"I am deeply sorry," says Shadow Chancellor

Ed Balls

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Shadow Chancellor Ed Balls has said he is deeply sorry for the Labour government’s part in the banking crisis that struck in 2008.

The apology came as the Chancellor made a statement to MPs on a commissioned report published today by the Independent Commission on Banking, chaired by Sir John Vickers.

It’s the first time that Labour’s new opposition have publicly apologised for their part in the banking crisis.

Although Balls said sorry, he still claimed the government was acting slow on banking reform – with so called “squabbles” going on in the coalition.

He also urged the government to act much earlier when it came to banking reform on competition. He wanted the Competition Commission to report back on progress by 2013, not 2015.

The know-it-all senior opposition finance minister said that on the recommendation to “ring fence” the retail part of the banking sector, it was welcomed, but that taxpayers would end up having to bare the burden, if there wasn’t any reforms on competition within the banking sector.

Balls said that George Osborne, the Chancellor should act now to the recommendations, and strive to legislate for better competition.

The Liberal Democrats, had originally wanted a complete split of the retail banking sector, but have accepted the watered down proposal to keep at arms length the retail banking sector from the investment sector, should greedy investment bankers start to gamble with the nation’s money like they did a couple of years ago or so when the banks had to be bailed out by the taxpayer. The promise at the time was that politicians would work flat out to ensure that the banks made a profit so that the money lent by the taxpayer could be paid back with interest.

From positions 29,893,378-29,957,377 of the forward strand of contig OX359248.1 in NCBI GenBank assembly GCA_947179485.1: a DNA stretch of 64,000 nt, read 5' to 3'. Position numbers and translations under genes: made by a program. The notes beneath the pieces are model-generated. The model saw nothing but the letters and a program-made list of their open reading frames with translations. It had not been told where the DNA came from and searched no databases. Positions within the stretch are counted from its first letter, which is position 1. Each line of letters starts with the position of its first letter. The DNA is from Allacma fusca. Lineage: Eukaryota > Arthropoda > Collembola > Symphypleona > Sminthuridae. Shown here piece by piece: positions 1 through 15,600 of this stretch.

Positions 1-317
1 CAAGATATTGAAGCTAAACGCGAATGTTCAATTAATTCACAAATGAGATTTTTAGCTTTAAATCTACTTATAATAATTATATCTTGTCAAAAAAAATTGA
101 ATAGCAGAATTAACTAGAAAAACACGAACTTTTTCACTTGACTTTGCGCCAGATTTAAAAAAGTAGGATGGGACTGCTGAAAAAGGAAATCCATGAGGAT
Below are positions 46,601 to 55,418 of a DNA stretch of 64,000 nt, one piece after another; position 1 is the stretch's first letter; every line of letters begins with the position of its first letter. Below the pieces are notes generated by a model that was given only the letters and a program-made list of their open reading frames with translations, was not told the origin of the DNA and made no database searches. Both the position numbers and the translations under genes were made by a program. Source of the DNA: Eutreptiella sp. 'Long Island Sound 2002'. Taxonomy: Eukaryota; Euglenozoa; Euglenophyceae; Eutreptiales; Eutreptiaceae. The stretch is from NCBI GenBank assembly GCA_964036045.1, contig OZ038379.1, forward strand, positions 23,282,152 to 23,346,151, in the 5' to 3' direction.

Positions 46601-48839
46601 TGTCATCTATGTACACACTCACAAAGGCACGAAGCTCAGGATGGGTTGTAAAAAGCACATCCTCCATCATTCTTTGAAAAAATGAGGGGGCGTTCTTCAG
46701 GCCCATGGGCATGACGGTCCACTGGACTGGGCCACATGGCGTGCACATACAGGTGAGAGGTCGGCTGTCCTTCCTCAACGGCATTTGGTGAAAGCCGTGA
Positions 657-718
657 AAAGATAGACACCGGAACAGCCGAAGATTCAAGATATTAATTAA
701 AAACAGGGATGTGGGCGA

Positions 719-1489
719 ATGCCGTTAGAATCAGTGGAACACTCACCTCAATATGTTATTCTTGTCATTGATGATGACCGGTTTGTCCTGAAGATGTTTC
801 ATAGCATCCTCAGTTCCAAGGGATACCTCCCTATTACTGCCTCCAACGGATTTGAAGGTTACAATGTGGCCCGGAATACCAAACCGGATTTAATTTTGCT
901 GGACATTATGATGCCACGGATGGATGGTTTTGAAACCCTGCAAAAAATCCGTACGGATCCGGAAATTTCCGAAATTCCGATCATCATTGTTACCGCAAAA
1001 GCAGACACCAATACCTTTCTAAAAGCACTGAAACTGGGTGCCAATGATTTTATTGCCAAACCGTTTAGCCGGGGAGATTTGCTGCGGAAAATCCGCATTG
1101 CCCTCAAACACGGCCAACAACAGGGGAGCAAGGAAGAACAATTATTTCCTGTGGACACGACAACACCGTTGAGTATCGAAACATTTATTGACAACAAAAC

Bankers are reported to not be happy with the Vickers report. They claim the reforms will prevent banks from lending money.

But Sir John Vickers claimed in the report, that the recommendations will be good for the economy.

On competition, the main recommendation was to try to reduce the power of the major banks such as Lloyds TSB, and HBOS, with one view being the government could reverse the merger of the two.

No real solid recommendation has been made on competition in the report, said the shadow Chancellor.

In a statement by the Chancellor George Osborne to MPs, he said he supported the report’s recommendations, in principle, and would legislate within this parliament to implement the recommendations.

On the Balls apology, the Chancellor joked: “I welcome his apology for the last government’s part in the banking crisis, but I think it will take at least anotherfour more years of those.”

Balls shouted back, what about Osborne apologising?

Osborne said that he wasn’t the City finance minister at the time when the crisis struck the banking sector.

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